Despite high growth, inequality rises

Kathmandu, September 26 :

Income growth in Nepal was high between 1995-96 and 2003-04, with real average per capita expenditure having grown on an average by 4.5 per cent thanks due to the patterns of growth, especially driven by the increasing returns on human and physical assets.

However, low-income growth lacked these assets and income inequality worsened during

the same period, says the joint survey of the Central Bureau of Statistics (CBS)-National Planning Commission (NPC), the World Bank, DFID and Asian Development Bank (ADB), released here today.

During the same period, the income inequality situation worsened due to the increased gap between the middle class and the rich. The survey says that economic and social outcomes are worse in rural areas, particularly in remote areas. It found that poverty levels are highest and access to services lowest, in the remote mid-west and far west regions.

Poverty, as per the survey prepared for September 2006, states that the incidence of poverty declined dramatically, falling from 42 per cent in 1995-96 to 31 per cent in 2003-04. All three measures of poverty – the headcount rate, the poverty gap, and the squared poverty gap improved, says the survey.

The decline in poverty was driven by growth in per capita consumption expenditure and income, which was driven by increases in remittances, higher agricultural wages, increased connectivity, urbanisation and a decline in dependency ratio.

Remittances increased dramatically during the period as more than a million Nepalis were working abroad in 2003-04. Although most of these migrants have been working in India, an increasing number now go to the Persian Gulf or East Asia, where they earn much more than in South Asia.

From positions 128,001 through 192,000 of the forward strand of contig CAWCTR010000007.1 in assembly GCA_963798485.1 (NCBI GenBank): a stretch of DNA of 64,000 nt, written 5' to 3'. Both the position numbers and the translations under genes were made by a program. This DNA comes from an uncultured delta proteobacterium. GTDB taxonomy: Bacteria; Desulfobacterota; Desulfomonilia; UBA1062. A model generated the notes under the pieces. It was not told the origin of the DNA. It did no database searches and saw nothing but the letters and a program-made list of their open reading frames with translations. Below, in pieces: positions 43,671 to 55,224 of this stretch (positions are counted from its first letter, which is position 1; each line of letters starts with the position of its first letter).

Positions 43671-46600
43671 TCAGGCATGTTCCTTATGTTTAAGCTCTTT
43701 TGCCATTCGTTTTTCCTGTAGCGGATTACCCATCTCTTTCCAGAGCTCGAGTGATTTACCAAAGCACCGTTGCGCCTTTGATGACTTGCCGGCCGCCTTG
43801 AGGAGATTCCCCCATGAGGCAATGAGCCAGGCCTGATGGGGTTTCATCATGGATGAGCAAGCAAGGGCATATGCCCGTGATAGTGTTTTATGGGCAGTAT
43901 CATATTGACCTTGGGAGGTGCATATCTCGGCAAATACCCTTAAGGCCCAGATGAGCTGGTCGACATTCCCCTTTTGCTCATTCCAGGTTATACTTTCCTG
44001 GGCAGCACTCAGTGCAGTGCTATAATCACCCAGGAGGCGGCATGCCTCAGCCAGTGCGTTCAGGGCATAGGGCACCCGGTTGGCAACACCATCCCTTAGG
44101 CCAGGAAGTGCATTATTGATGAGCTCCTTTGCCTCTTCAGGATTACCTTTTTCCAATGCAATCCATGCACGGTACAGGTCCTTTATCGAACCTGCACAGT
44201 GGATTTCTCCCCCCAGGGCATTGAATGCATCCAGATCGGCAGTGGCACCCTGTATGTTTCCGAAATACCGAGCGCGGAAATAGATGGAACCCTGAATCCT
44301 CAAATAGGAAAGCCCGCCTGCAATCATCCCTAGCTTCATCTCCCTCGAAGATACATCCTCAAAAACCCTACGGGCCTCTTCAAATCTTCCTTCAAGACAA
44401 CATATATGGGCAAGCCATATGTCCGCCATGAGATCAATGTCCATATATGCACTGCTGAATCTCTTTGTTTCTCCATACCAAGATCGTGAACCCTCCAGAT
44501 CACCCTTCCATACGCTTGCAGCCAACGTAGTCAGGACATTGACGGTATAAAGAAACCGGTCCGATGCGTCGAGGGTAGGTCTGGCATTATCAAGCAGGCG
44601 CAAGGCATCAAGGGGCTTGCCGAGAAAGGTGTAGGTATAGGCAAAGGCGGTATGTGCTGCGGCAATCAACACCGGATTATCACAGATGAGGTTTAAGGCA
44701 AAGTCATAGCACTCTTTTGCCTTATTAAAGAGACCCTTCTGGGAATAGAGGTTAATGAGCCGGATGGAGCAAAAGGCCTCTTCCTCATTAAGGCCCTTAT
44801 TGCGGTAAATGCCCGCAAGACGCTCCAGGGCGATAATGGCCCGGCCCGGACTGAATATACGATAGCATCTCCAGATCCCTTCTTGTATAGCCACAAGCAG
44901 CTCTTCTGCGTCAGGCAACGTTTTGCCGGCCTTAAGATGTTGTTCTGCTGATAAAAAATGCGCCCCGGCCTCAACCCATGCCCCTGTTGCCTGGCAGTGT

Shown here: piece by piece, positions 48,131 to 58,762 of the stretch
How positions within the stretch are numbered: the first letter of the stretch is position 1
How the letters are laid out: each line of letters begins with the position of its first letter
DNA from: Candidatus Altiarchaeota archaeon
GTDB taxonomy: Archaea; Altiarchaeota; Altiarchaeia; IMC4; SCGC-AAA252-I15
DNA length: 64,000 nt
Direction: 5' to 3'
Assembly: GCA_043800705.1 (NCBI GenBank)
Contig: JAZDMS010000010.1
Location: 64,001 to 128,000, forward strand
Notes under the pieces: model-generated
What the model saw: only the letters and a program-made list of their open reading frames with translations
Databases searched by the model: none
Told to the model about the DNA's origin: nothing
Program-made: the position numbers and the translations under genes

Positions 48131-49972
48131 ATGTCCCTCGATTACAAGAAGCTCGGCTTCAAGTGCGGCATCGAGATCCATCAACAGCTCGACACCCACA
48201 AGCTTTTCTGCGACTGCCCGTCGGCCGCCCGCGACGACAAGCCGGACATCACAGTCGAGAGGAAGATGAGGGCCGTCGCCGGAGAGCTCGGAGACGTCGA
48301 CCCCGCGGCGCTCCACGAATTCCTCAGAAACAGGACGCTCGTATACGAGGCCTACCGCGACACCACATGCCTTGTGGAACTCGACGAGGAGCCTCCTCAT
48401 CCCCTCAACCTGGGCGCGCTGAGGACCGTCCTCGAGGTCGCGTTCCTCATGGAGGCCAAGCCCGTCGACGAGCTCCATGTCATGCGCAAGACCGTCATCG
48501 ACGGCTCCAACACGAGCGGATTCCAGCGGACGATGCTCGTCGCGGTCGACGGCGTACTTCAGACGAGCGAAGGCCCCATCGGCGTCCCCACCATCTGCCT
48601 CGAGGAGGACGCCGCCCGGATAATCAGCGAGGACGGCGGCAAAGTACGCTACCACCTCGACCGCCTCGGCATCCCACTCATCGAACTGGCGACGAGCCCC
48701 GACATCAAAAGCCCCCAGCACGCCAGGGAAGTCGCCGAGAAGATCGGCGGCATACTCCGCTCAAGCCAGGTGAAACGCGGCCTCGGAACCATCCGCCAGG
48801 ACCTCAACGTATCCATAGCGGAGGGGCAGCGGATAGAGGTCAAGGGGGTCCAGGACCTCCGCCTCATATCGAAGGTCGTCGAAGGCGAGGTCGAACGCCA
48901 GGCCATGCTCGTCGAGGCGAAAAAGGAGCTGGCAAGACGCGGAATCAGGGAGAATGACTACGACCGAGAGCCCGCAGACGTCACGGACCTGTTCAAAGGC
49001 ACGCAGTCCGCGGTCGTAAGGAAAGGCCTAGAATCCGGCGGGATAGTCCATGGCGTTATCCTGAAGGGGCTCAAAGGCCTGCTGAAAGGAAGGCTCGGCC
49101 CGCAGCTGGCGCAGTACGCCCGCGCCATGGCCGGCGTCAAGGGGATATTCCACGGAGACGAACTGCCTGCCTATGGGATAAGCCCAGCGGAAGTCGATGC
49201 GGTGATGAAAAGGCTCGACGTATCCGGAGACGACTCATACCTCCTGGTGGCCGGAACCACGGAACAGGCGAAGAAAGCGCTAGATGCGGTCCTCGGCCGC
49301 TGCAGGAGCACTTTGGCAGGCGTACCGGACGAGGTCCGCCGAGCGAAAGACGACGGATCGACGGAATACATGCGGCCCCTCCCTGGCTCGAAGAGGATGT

Migrant workers remitted $794 million in 2003-04, up from $203 million in 1995-95, an equivalent of 12 per cent of Nepal’s GDP, says the survey. Similarly, agricultural wages rose by 25 per cent, non-agricultural unskilled wages rose by 20 per cent and skilled wages more than doubled.

Dr Jagdish C Pokhrel, vice-chairman of National Planning Commission (NPC), opined that survey findings would be effectively used in the planning process as NPC is making a three-year interim plan.

Dr Elena Glinskaya, senior economist at The World Bank, said that Nepal’s priority should be on agriculture, infrastructure, financial sector strengthening, decentralisation and mobilisation to reduce poverty and income inequality. Glinskaya also mentioned various challenges in the economic development.

Similarly, Kenichi Ohashi, country director of the World Bank Nepal office stressed on exploring new ways to get out of poverty in Nepal.

He stressed on increased investment, creating space for development, sustaining growth and effectively move for poverty reduction despite difficulties.